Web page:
The visual designs for our course catalog software are fully customizable: if you have a vision for what you want your catalog to look like, we can work with you to achieve it. Some clients, like Windward Community College, send us PhotoShop files to implement. Others, like Northwest-Shoals Community College, ask us to follow the design their website uses. And others, like Kauai Community College, meet with us to workshop and iterate over designs until it looks exactly how they want it.
That said, we've found that it's best to start with a tested front-end design, and customize from there. We want our software to be easy to adopt, and part of that is minimizing the number of decisions that stakeholders have to make, while still allowing them to customize anything unique to their organization. For some clients, like Villanova University, sticking close to our base designs works perfectly for their needs, and they don't do much customization beyond standard brand fonts, colors, and logos.
Here's a little bit more about how we've refined our software to build a flexible, elegant design that maximizes readability and emphasizes your college or university's branding.
Focus on Typography and Readability
Because catalogs are primarily text-based, our designs focus on typography to emphasize hierarchy and organization. We put a lot of thought into things like font size, letter spacing, and margins and padding around text; we want the document structure to be intuitive to anyone who views it.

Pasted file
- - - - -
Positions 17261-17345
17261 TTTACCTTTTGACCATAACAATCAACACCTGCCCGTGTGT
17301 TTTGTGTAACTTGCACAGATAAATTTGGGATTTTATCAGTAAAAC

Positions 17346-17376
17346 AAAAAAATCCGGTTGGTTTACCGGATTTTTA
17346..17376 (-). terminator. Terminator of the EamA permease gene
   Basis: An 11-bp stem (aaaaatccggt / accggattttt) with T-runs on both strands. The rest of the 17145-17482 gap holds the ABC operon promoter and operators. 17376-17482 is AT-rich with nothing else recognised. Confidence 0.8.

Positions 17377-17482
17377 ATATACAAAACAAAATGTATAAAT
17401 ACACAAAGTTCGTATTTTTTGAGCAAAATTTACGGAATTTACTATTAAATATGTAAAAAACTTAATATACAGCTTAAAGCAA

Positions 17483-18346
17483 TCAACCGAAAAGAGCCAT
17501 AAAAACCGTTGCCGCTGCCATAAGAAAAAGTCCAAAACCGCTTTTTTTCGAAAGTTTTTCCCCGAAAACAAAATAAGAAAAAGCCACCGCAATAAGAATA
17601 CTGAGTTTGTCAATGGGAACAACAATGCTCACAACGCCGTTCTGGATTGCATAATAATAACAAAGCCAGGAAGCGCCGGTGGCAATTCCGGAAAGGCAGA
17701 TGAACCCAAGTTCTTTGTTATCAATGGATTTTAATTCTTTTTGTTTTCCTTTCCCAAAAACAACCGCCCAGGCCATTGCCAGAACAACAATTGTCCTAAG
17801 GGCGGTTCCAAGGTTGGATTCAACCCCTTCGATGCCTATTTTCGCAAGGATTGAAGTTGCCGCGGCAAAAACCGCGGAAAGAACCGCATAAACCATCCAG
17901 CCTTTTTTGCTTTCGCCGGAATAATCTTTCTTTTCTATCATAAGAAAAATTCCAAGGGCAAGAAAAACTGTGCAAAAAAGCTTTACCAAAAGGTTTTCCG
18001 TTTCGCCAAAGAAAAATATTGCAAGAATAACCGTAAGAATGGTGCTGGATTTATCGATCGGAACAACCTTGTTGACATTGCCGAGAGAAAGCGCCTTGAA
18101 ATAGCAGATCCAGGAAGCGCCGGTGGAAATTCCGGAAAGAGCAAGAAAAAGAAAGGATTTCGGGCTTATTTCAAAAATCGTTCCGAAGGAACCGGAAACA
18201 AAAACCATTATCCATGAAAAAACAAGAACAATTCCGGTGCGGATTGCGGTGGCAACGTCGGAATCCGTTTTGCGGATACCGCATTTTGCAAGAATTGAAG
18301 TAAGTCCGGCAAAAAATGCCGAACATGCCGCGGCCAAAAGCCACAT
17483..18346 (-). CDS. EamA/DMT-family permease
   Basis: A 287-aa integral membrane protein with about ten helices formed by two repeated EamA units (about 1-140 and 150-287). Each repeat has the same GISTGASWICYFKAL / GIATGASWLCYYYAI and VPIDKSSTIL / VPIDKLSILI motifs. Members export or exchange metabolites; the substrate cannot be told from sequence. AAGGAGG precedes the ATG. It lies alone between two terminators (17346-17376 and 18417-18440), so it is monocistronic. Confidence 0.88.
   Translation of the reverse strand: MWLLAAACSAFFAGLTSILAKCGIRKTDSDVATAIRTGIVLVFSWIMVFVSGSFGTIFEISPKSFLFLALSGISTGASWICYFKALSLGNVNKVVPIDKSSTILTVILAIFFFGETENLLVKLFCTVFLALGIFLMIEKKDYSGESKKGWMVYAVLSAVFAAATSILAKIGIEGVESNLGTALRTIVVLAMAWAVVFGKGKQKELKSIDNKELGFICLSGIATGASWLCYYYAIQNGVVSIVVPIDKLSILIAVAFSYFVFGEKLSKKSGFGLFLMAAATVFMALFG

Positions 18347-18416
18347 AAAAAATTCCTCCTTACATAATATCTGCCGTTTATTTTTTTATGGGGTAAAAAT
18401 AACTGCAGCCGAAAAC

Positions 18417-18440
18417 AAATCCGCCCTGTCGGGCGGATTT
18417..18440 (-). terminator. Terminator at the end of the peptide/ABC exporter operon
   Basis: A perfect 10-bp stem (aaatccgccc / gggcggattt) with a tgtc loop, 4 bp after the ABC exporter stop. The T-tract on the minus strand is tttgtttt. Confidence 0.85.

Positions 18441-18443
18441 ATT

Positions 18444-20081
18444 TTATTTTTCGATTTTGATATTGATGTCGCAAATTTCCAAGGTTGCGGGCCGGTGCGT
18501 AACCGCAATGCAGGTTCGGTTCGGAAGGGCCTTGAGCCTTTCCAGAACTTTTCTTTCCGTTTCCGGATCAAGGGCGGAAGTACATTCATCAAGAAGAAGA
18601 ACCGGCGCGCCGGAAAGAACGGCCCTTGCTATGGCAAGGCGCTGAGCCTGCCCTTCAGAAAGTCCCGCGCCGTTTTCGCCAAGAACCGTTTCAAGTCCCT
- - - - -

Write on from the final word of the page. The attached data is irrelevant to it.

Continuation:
For pages with large blocks of text — like policies, student handbook content, or anything that's not a course or degree — narrowed the content body to an easy-to-digest line length that makes even long blocks of text readable. See here for an example. For courses, we divided up the text information and the smaller lines — like credits, program, etc. — into easy-to-scan blocks. See this course listing page for an example.
Emphasize the College or University's Branding
Across the board, colleges and universities we work with have excellent brand packages, and we're able to rely on those to make sites look distinctive and great. Using the college's brand colors in the header, an accent color for links, and their primary brand font throughout, the site is clean and easy to read, but still conveys the college's identity.
Keeping our designs clean (which is in our company name, after all) also allows flexibility for how and where you want to display information. Eliminating almost all clutter from the page allows users to easily find and digest what they're looking for.
And, as a small touch, we have a place for an alternate logo or seal in the footer, as another subtle way to emphasize the college's brand, an easy-to-use link back to the homepage.
Meeting accessibility requirements — usually WCAG AA 2.0 — is a must for any digital product in higher education. Achieving high enough contrast is often one of the trickiest parts of web accessibility — often you can only use a few very specific combinations of brand colors for text and backgrounds. With that in mind, we built our designs to use the brand's heartiest color as a background for any reversed-out text and one accent color, if possible with contrast. We think we came up with something that looks great, is readable, and meets strict accessibility requirements for contrast.